Inside the Egyptian Halls: Alexander 'Greek' Thomson's proudest work in 16 pictures as the derelict building is listed for sale

The Egyptian Halls is one of Glasgow’s greatest buildings and as new hope emerges for the landmark - we wanted to take a look inside the Halls as they are today

The Egyptian Halls have sat derelict on Union Street for nearly 40 years - it has sat in a state of decay as the owners and Glasgow City Council have been locked into a decade-long stalemate over funding for its restoration - although for the first time in years there may be a new hope for the building.

Constructed in 1872 and first vacated in the early 80s, a lot of Glaswegians don’t realise the importance of this architectural gem - though it doesn’t help that the building has been shrouded in scaffolding for the last 15 years. Egyptian Halls were designed by one of Glasgow’s best and most famous architects, Alexander ‘Greek’ Thomson, the man behind such works as St. Vincent Street Church, Great Western Terrace, and Holmwood House.

Of all these works, Thomson was most proud of the Egyptian Halls, writing to his brother George following its construction, he said: ”He [the client] is very proud of the building – a writer in The Architect says of it – this is probably the Architect's most successful effort, and we doubt if its equal, for originality, grandeur of treatment or imposing effect, could be found in any City, not excepting the Metropolis itself."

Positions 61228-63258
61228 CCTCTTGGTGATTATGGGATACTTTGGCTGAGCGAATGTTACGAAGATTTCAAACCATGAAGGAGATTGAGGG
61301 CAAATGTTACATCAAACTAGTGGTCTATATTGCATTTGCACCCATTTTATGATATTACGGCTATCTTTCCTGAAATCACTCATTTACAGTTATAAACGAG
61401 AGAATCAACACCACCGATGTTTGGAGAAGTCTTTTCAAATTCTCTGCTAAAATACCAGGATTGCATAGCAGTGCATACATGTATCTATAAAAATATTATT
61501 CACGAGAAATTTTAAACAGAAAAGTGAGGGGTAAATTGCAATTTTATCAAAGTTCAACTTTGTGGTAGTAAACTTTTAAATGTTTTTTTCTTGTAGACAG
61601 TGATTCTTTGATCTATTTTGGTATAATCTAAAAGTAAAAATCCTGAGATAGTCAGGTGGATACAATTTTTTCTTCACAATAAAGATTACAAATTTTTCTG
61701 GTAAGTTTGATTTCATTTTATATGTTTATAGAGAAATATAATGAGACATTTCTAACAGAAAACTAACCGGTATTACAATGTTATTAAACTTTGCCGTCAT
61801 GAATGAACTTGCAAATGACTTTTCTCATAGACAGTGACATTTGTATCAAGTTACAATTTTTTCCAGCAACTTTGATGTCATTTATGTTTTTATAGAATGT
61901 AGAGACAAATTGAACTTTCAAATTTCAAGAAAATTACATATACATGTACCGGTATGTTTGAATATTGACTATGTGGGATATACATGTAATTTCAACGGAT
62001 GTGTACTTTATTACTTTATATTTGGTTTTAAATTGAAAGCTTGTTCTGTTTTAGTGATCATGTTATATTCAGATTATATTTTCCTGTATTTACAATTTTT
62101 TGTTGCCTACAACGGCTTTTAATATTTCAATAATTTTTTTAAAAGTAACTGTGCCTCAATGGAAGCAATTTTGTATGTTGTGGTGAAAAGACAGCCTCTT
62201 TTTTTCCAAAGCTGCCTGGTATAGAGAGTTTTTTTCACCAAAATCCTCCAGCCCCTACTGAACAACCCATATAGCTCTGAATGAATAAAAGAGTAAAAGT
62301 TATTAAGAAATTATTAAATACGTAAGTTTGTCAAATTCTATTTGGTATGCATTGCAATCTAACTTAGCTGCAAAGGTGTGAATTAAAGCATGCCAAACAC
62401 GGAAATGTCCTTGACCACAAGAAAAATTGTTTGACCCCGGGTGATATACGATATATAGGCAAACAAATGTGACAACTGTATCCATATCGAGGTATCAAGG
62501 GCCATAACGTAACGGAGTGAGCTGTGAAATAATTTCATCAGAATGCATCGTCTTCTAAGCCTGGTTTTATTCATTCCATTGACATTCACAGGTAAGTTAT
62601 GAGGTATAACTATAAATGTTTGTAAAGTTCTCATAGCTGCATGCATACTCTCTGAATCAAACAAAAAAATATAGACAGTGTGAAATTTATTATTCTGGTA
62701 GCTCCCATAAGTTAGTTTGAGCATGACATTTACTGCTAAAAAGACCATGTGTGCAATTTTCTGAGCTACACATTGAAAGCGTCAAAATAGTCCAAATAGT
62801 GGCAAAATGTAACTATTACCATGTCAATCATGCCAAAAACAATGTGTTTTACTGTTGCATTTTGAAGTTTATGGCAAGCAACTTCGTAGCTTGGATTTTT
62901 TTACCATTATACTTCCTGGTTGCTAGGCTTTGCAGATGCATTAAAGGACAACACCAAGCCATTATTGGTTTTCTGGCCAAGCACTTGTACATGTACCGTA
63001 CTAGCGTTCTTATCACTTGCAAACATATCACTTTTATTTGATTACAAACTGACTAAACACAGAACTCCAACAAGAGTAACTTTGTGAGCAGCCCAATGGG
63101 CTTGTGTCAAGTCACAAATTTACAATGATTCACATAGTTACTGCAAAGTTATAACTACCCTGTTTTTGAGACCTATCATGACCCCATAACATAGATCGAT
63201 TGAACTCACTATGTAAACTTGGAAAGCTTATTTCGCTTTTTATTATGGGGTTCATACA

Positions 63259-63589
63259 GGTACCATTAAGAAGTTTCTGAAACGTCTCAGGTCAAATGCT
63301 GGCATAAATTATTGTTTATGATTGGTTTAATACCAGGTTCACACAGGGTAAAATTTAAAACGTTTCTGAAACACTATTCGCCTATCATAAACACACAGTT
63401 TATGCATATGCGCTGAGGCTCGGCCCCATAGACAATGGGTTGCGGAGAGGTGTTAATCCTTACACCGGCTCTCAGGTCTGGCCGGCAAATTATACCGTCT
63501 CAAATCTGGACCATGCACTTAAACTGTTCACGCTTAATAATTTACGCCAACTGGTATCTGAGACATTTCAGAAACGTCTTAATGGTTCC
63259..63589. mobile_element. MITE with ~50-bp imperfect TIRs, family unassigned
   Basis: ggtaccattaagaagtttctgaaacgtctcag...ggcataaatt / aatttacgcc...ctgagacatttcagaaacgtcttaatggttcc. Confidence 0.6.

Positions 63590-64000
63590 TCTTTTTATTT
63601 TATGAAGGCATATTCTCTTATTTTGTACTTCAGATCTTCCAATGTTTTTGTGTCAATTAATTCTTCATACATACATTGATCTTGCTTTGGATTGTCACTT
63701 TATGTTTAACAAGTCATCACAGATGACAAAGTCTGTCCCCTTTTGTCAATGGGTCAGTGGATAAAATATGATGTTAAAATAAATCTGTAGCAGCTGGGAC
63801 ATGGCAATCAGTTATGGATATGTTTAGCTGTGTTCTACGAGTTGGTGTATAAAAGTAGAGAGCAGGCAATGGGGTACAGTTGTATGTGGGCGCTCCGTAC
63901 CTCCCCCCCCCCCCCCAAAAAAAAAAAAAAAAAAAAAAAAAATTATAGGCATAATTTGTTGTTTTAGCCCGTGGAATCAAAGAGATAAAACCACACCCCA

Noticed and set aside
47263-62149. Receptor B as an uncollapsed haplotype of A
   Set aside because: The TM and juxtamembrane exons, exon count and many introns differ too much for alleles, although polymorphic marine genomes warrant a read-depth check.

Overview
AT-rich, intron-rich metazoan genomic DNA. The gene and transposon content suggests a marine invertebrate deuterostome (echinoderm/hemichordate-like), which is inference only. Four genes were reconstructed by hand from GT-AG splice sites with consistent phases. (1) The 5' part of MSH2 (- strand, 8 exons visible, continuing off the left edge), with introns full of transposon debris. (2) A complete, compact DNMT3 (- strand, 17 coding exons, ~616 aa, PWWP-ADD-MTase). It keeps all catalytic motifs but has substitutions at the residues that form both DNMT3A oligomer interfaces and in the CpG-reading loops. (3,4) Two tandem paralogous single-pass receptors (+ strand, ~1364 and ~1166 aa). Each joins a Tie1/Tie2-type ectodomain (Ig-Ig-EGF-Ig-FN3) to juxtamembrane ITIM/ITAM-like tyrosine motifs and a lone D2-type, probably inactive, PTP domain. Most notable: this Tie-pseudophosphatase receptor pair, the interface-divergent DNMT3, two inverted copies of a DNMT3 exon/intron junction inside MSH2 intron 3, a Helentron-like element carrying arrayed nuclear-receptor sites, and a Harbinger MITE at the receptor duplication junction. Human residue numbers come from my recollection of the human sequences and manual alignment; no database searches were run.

Originally the building was intended as a commercial space, which due to its city centre location, drew in crowds in the thousands in its day. The building is more than 150-years-old and despite being more classical Greek in design, it was named the Egyptian Halls.

The halls are considered by many to be the pinnacle of the work done by Alexander ‘Greek’ Thomson - upon construction they contained a lecture room, bazaar, and a large central hall where displays of paintings and antiquities were staged, including the display of the complete Egyptian tomb of Thebes.

The building has had a controversial history since falling into disrepair in the latter half of the 20th century - several different owners have had visions for the building, all of which have fallen through amidst battles for funding from the Council. A resolution may be in sight soon though, as the building was listed for sale last month, March 2024.

A look inside the Egyptian Halls amidst the latest developments around the buildings ownership is possible due pictures from Scott Abercrombie an architect at John Gilbert Architects. He’s also a director at the Alexander Thomson Society and conservation convenor for the Glasgow Institute of Architects. He visited the Egyptian Halls in 2019. The photographs are a fascinating glimpse of squandered potential in a Glasgow landmark.

You can take a digital tour of another of Glasgow’s endangered A-listed city centre buildings, the Lion Chambers on Hope Street, by clicking here.

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